I take it that this is fairly new behaviour? Has anything changed in the pond which happened about the same time as this. Apart from staying near the surface is the fish otherwise ok, you mentioned it is still feeding but is it still fully alert and react to stimulation i.e if you try to touch it would swim away in the normal way. Can the fish swim below the surface if it wants to or is it very buoyant and unable to do so. Finally have you tested the water if so what are the results of the tests. Out of curiosity how deep is the pond.
Buoyancy problems have two main causes, the most common is a digestive problem where gas becomes trapped in the fish's gut, it's quite common among fancy goldfish but less common with other fish although it does still occur. With 'normal' fish the problem normally clears with in a few hours. The fact that the fish is still feeding well also suggests that there is no blockage or discomfort there. And catching the fish to treat it in a separate container may cause to much stress for a large 13 year old fish but this could be tried as a last resort if the situation continues unchanged for a long time. Epsom salt added at the rate of one level teaspoon per four gall of water, this will act as a laxative and it may help.
The other cause is a swim bladder problem due to a malformation, infection or trauma all of which seem unlikely in your case. There actually isn't rally a great deal that can be done to help, there are no meds or potions which are likely to help so it is probably just a case of wait and see. In the mean time you can help by making sure that the fish does keep going below the surface so that its dorsal region doesn't dry to much and become sore, and if possible offer some shade because fish can become sun burnt believe it or not.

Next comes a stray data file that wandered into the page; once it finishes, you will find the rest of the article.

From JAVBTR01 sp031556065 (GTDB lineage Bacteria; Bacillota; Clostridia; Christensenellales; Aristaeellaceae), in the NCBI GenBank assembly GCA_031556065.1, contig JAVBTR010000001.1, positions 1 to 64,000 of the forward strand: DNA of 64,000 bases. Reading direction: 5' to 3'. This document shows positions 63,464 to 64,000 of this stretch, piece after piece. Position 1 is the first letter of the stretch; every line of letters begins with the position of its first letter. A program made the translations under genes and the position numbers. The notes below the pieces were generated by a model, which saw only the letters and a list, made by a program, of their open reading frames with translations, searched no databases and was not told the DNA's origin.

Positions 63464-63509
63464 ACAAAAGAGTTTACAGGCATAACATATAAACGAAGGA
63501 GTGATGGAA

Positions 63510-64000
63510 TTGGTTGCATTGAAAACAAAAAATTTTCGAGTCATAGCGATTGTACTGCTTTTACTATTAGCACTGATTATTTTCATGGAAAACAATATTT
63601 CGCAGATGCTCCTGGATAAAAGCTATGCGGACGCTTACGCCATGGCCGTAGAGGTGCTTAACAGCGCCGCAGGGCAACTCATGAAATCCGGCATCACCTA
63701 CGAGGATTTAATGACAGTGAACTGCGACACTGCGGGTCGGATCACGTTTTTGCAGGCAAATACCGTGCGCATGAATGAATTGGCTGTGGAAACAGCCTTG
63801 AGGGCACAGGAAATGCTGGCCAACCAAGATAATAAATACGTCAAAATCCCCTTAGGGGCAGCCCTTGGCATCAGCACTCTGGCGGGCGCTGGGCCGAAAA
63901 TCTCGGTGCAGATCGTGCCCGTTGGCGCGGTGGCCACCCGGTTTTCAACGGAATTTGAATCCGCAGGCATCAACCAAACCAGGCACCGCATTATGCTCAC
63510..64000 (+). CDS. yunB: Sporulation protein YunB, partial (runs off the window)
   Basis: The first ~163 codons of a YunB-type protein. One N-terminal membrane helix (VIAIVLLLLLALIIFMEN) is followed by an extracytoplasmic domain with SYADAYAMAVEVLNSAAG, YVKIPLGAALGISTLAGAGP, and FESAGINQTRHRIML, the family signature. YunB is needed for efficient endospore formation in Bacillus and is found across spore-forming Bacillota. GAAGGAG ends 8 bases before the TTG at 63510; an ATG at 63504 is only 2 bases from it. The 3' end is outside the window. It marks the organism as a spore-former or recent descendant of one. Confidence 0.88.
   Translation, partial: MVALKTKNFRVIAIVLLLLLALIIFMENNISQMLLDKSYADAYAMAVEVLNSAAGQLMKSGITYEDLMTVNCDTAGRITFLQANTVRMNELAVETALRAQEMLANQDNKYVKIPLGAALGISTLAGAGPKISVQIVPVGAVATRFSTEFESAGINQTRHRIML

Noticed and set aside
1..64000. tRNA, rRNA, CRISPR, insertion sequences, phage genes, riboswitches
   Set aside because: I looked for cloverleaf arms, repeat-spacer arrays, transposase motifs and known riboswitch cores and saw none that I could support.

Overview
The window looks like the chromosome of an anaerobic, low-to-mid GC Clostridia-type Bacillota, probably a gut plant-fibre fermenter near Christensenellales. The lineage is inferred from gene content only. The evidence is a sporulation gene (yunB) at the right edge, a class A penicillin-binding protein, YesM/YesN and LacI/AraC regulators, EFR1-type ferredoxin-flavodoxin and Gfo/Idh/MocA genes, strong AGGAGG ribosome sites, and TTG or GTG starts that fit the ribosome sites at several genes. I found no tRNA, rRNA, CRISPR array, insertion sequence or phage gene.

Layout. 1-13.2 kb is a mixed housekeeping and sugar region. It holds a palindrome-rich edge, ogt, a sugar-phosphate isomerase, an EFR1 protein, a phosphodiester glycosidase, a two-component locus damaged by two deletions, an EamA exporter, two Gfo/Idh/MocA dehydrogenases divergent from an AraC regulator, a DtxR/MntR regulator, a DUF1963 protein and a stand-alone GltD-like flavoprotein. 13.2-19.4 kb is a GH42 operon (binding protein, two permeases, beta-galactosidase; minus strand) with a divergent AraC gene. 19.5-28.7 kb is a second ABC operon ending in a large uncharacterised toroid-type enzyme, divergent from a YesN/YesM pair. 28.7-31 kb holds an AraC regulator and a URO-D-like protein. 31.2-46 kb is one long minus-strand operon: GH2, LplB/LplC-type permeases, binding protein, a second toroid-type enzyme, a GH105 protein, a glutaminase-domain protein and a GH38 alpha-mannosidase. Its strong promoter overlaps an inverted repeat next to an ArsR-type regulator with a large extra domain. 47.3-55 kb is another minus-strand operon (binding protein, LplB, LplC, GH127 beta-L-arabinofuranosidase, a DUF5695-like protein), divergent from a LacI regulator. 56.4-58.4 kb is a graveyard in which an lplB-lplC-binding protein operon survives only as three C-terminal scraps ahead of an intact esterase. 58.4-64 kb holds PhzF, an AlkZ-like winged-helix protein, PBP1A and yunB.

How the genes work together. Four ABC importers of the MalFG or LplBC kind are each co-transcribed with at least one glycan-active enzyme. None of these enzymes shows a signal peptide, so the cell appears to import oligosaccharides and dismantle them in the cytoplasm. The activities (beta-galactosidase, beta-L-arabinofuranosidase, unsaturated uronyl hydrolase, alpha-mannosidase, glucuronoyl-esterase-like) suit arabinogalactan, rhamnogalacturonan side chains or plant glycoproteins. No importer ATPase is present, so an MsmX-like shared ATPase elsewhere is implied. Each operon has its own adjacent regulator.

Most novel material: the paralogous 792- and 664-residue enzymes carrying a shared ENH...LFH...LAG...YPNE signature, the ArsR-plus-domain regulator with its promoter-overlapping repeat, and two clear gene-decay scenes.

Incidentally it is always worth checking the water when anything untoward occurs just to rule out a few things.
I'm trying a couple of days without feeding the fish, apart from peas, to see if that makes any difference. In fact, I might pop in to my local fish centre at lunchtime to see if there might be a sinking food to use instead of floating sticks. I wondered if taking in a lot of air when feeding from the surface could be making the fish gassy?
She does get a little sun burnt and ends up with a whitening on her back and dorsal fin.
I will also get some salt to add to the water and do a water test.
Just wanted to update on here as still concerned about my mirror carp. Even now the weather has cooled down significantly and obviously so has the pond temperature, the mirror carp is always still on the surface with her back out of the water. She seems very "buoyant". She can swim underwater, but when still, always seems to be at the top. She still eats really well and looks visibly healthy. Any ideas anyone?
Unfortunately buoyancy problems can be many things. Can even be something silly like they ate a piece of styrofoam that was small enough to swallow, but too big to pass. Very unlikely, but just can be lots of things.
The fish doesn't bob to one side or the other? To me, and this is purely opinion not science, a fish with gas in the gut will be on its side sometimes, have trouble keeping upright, because the gut is in their underside. Also, because this has lasted so long I wouldn't be thinking gas, virus, bacteria...doesn't mean it couldn't still be these things...just guessing.
Feeding peas was a good idea. It's safe and can work for some causes. Always worth trying.
Loved that finnipper suggested not using salt and you took that advice. In so many pond forums salt gets thrown at everything.
Sinking vs floating food wouldn't matter. Both foods would be equal. It's the breakdown that causes the gas, if any. Or blockages. However, you could give the fish more vegetation. Only a very small chance it could help, but at the very least the fish would probably enjoy it.
I don't have any cures to suggest. Feeding peas is about all we have short of taking the fish to a Vet for xrays. But even with an autopsy these buoyancy problems often remain a mystery. I've cut open more than a few fish that had problems like these for a long period and always think I'm going to find something obvious but haven't yet. I usually just say "it's genetic" which is my way of giving up and just let the fish live out its life.
The sun burn is the main unfortunate problem at this point. Adding shade is the only help I can suggest for that.